“Sounded important.”

He didn’t bother cursing again. Just part of being the boss. He hoped to pass that responsibility off to his sons as soon as they could join him full-time. They already worked for him during summer vacations, but he certainly wouldn’t let them up here until they had more training. He thought Gabriel would handle the office work well, or at least better than Chris. That wasn’t saying much, though. His second son was practically a copy of himself.

He made his way across the roof and down the ladder then unhooked his harness. None of them worked on the roof without one. He made sure of it. “Who is it?” he asked Matt as they started toward the trailer that served as a temporary office when they were on a job site.

Irritation shifted to worry when Matt didn’t answer him. Zachariah looked over at him, but Matt wouldn’t meet his gaze. “I think you’d better just take the call, boss.”

Yeah, there was nothing good about this.

He stepped into the trailer and yanked up the receiver Matt had laid on the desk. “Sarrano Construction.”

“Is this Zachariah Sarrano?”

“Yeah. What is this about?”

“There’s been an accident.”


This could not be happening. It just could not. He hadn’t been given any details over the phone. Just that Marleen and Lyndsey had been taken to the hospital after being pulled out of the car. His hands shook, and he laid on the horn again. Where the hell were those boys?

Finally they came out of the house. Not in any hurry at all. Damn it. He’d told them to be ready when he got here.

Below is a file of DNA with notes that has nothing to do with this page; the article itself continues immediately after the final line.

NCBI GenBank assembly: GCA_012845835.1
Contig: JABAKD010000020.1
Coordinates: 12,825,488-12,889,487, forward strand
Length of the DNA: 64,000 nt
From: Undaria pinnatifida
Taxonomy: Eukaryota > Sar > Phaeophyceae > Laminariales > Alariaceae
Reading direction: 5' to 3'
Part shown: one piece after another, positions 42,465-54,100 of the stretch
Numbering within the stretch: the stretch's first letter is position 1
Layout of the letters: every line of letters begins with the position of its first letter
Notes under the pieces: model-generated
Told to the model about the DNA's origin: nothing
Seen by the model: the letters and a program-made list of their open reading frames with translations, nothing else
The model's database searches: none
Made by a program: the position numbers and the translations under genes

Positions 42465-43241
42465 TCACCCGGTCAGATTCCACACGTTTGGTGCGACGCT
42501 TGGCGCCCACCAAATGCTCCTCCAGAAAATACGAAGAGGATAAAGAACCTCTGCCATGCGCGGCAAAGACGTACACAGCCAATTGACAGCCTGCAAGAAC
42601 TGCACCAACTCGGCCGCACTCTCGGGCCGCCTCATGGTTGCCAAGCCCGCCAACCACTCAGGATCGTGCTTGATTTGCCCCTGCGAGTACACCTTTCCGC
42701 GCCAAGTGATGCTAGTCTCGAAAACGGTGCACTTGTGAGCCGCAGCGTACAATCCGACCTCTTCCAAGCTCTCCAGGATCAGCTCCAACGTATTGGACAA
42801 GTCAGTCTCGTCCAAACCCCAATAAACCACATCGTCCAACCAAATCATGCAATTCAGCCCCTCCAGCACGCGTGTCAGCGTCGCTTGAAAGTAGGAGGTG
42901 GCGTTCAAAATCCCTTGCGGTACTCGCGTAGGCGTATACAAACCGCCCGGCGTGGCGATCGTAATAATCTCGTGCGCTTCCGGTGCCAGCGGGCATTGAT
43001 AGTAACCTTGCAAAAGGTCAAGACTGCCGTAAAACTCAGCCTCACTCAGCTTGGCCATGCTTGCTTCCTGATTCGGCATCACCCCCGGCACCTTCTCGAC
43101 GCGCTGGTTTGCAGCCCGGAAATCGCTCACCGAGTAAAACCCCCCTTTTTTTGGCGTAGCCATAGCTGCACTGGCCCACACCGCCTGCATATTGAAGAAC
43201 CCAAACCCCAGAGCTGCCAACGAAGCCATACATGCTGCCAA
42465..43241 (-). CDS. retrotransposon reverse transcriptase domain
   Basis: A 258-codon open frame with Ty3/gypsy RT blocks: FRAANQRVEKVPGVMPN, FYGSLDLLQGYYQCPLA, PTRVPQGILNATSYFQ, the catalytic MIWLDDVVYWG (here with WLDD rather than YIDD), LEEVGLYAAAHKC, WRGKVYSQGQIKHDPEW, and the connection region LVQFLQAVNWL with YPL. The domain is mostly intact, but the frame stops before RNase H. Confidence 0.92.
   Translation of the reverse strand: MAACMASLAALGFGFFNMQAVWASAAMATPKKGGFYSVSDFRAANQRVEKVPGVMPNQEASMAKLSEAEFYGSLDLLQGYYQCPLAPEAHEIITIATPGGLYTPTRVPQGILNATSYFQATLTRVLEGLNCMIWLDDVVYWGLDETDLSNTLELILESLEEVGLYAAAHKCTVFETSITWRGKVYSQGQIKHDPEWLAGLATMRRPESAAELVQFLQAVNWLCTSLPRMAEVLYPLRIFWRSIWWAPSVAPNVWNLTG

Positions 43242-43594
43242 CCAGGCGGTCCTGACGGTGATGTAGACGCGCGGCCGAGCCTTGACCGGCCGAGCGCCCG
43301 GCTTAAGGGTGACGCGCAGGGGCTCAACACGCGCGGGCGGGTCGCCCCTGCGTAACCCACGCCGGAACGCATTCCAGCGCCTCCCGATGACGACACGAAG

“What the hell, Dad?” Gabriel said when he opened the front door of the truck. “I was going to go pick Brittany up in a little bit. I had to call her and cancel our date. Chris rushed back from Doren’s. What was so damn important?”

“Don’t swear at me, Gabriel,” he said, pointing a shaky finger at his older son. “I don’t care if you did just turn seventeen. Your mom and sister are in the hospital, so I don’t want to hear any of it. Just buckle up.”

Both boys fell silent at that, and Zachariah pulled away from the curb. They’d barely made it out of town before Chris asked, his voice wavering, “What happened?”

Zach’s hands shook on the wheel, and he tightened his grip, wishing that would steady him. “I don’t know. Exactly. There was an accident, and they were both taken in. That is all I know.”

Neither of the boys spoke after that, but Gabriel did put a hand over his when he set it on the gear shift. They pulled into the parking lot at the hospital, but suddenly he wasn’t sure what to do. They needed to go inside, of course, but he couldn’t make himself open the door. “Come on, Dad,” Gabriel said. “I’m sure Mom’s going to want to see you.”

That kicked him back into gear. He led the way into the hospital and up to the desk. “How can I help you?” the receptionist asked.

“My wife and daughter should have been brought in. They were in an accident.”


“Marleen and Lyndsey Saranno.”

She typed the names in–he had to spell Lyndsey’s as always–and he thought something passed through her eyes. But, she looked up at him again, and her face was blank. “Have a seat, Mr. Saranno. Someone will be out to talk to you.”